The future is electric

Back in 1991 I worked at McKinsey & Co, a management consultancy. Because of my working class background (or perhaps my engineering background) I was most of the time assigned to projects at industrial production sites far away from both my office and my home. When I occasionally got back to the office the new hire sitting at my desk would ask me if I was a new hire.

The same year we were expecting our first child. To keep in touch with my pregnant wife from the outback I bought my first mobile phone, an all analog Storno (Motorola). It was mobile in the sense that it would kind of fit into the pocket of a suit jacket. When I made my first phone call back home from the car I got a rare glimpse of the future; I became convinced that everybody would eventually get a phone like this. I bought some Ericsson stock and eventually made a decent profit.

That was the future then.

It took another eighteen years until I got a similar epiphany the next time. I wrote about it here. Unfortunately Spotify wasn’t yet public at that point so there were not shares to buy.

Today I make a new prediction: the future of transportation is electric.

Admittedly I’m not the first person making this prediction but still only a few percent of the cars are actually electric so we are nowhere near that future. And I’m perhaps talking more about my own gut feeling than the objective circumstances.

This summer was the hottest I’ve ever experienced. I undertook a massive landscaping project during my vacation. The builders that built our guest house during the winter had left the garden in a total mess. The temperature was around 30 C most of the summer so it was a bit of a struggle.

I also continued taking my dressage lessons. For two months the temperature never went below 28 C during those classes even though they were in the evening and there was always a minor sandstorm in the paddock. In days like that the horse drank 50 liters of waters.

The grain harvest was half the normal.

I know one summer isn’t a trend but you’ve all seen the long term trend. It says there will be more summers like this in the future. That is not a good thing. If we let this continue then major parts of the planet will become uninhabitable.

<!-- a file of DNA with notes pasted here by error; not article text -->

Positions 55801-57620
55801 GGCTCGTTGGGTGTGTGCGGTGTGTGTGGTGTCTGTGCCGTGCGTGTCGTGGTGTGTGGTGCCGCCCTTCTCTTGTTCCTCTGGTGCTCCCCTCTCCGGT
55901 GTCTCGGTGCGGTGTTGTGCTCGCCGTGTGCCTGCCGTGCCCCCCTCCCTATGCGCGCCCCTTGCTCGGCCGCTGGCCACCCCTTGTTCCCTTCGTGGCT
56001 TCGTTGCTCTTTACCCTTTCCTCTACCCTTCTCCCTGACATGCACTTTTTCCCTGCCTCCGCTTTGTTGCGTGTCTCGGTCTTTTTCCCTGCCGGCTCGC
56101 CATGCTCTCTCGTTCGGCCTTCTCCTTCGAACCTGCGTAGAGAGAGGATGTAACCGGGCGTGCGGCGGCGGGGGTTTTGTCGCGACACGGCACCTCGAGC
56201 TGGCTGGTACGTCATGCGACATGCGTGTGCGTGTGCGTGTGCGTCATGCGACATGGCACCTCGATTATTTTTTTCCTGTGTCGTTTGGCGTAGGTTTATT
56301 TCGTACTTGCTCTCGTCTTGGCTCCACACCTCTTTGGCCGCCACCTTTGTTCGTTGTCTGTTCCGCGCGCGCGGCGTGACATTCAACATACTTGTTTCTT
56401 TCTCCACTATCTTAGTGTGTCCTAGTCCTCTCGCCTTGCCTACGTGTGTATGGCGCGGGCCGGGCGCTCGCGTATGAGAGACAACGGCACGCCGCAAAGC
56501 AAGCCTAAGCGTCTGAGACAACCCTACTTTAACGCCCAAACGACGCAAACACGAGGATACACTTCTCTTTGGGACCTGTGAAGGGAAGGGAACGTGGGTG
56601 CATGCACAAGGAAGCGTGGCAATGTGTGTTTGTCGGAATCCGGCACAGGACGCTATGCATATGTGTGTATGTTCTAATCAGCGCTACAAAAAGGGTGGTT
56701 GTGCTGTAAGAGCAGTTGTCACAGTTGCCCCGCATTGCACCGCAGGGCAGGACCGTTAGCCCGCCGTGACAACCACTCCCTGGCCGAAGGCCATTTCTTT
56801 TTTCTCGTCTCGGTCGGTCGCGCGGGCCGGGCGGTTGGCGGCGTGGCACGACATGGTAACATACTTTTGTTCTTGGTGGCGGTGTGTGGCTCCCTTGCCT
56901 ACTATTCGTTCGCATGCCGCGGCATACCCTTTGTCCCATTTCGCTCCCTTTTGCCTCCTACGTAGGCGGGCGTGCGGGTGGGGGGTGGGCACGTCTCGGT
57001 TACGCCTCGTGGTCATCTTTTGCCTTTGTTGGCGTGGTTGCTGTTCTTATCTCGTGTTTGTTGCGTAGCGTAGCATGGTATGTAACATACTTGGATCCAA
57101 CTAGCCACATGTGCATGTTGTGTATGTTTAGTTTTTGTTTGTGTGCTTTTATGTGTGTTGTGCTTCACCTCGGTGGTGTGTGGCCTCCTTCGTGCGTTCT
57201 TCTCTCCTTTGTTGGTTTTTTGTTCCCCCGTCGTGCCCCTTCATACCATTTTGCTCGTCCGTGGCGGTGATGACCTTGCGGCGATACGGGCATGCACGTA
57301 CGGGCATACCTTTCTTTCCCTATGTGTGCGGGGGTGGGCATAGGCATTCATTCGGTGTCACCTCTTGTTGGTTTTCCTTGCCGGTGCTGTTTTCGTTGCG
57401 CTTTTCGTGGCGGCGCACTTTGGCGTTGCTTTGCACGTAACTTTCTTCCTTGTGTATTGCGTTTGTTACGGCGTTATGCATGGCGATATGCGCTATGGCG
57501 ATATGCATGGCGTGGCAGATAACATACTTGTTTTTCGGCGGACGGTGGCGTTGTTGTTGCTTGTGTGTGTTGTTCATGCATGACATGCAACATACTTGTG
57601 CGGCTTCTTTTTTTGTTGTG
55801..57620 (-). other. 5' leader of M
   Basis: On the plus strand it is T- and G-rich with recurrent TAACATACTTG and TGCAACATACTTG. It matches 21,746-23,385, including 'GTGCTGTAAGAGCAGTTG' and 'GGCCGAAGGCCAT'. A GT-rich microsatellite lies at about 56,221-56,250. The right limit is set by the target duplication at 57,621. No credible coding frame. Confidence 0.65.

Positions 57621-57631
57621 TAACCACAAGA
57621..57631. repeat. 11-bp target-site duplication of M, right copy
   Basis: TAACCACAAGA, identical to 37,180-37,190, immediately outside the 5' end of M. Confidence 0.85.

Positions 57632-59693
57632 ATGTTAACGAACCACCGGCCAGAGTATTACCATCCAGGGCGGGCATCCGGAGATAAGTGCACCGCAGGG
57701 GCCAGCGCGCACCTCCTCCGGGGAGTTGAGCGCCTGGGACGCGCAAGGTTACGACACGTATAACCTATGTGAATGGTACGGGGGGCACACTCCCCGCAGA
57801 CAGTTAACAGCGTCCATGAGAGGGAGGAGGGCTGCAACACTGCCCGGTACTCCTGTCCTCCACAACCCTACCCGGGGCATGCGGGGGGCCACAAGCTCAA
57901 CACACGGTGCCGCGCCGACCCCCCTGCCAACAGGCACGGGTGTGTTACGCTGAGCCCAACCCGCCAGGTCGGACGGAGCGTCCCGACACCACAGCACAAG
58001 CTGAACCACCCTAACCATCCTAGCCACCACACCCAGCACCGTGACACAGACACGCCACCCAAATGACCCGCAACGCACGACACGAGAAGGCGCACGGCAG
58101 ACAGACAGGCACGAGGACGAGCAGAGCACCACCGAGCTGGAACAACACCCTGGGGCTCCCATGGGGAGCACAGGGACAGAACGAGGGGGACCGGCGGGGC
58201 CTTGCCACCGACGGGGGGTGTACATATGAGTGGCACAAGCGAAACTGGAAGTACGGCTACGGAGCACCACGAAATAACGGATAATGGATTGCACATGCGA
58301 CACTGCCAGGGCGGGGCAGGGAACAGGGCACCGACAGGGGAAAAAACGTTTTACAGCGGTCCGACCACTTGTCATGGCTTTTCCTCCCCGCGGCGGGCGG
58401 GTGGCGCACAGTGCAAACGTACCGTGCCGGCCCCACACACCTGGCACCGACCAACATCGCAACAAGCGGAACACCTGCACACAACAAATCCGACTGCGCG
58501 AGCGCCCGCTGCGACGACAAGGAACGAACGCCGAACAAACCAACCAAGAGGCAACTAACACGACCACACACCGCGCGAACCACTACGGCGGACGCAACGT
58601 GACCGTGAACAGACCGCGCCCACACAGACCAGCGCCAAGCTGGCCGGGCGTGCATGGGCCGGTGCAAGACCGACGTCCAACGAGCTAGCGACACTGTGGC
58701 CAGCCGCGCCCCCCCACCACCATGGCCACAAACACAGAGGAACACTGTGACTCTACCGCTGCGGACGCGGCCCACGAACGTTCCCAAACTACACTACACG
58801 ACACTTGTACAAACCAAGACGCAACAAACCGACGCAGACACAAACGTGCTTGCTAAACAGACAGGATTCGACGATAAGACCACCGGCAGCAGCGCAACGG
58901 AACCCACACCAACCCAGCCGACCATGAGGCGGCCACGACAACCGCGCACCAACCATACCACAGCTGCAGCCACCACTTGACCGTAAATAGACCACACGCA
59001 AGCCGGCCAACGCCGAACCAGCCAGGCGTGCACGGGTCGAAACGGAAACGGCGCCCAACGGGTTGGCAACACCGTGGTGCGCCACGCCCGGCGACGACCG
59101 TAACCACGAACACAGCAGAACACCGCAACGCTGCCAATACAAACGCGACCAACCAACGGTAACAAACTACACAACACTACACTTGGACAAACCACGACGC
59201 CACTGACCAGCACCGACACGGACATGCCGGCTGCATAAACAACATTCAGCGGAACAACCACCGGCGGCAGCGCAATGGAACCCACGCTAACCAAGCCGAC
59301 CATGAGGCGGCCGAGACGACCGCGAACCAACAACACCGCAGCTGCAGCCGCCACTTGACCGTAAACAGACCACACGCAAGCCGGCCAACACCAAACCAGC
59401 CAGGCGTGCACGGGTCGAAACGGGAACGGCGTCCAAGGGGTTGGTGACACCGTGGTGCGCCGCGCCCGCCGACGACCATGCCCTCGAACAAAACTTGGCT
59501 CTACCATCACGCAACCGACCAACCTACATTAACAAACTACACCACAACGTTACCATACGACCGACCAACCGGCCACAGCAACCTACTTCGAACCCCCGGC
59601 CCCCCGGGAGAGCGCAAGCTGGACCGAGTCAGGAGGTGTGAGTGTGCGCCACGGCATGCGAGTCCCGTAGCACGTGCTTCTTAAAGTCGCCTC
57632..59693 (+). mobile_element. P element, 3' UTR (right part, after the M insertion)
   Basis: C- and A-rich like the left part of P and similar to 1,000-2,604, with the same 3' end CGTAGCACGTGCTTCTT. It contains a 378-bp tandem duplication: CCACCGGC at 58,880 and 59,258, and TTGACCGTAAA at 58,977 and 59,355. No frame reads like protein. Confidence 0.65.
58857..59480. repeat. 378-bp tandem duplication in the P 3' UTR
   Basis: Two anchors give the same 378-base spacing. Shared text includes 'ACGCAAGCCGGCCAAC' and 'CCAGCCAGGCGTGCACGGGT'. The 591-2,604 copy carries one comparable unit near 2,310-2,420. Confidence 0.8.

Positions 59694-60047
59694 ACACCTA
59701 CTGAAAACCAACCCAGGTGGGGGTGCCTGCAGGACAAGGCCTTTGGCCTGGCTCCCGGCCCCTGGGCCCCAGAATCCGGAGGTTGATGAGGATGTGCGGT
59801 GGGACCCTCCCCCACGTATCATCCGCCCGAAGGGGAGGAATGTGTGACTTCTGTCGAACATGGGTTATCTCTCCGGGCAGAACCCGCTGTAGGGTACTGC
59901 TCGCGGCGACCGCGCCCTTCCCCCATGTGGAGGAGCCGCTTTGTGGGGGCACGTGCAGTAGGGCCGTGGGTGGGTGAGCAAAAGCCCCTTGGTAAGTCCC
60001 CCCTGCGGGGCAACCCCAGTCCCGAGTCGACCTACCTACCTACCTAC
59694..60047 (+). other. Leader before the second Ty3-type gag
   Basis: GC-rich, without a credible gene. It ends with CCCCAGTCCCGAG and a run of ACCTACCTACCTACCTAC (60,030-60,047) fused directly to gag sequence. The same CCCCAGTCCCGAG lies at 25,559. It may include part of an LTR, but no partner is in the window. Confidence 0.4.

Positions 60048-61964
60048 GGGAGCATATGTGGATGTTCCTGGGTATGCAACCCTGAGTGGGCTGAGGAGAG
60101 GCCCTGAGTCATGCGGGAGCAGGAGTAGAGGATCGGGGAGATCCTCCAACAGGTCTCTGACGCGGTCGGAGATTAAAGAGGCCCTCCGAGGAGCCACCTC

This is the obvious “push” reason to go electric.

The “pull” reason is that it’s quiet, smooth, powerful and I never need to visit a gas station except for the odd car wash or hot dog, The equation: F = B x i x l has a very high efficiency ratio in the electric engine (“Bil” incidentally means “car” in Swedish). It’s what I would call a “canonical engineering solution”. It should also be cheaper to service with fewer moving parts and the fuel will be some 2000 – 3000 SEK / year which is comparable to my gas bill for one (1) busy month with my old car.

I don’t want to get too self-righteous; I kept my old SUV to pull the horse trailer when going to the vet or to competitions. I still can’t do that with the small electric vehicle. But I haven’t once started the SUV since I got the EV some three weeks ago. More than 95% of my local transportation needs are probably covered by the EV also taking into consideration that I almost always take the (electric) train when going to Stockholm and other cities outside the immediate range of the EV.

The EV is still in some ways inferior to the gasoline powered car. It’s range is shorter and the batteries are clunky and expensive. But it is inferior in the same way that hydraulic excavators were inferior to cable operated ones way back (see Clayton M. Christensen’s The Innovator’s Dilemma for this story). Today of course virtually all excavators are hydraulic.

The future of transportation is for sure electric.

The past giving way to the future.

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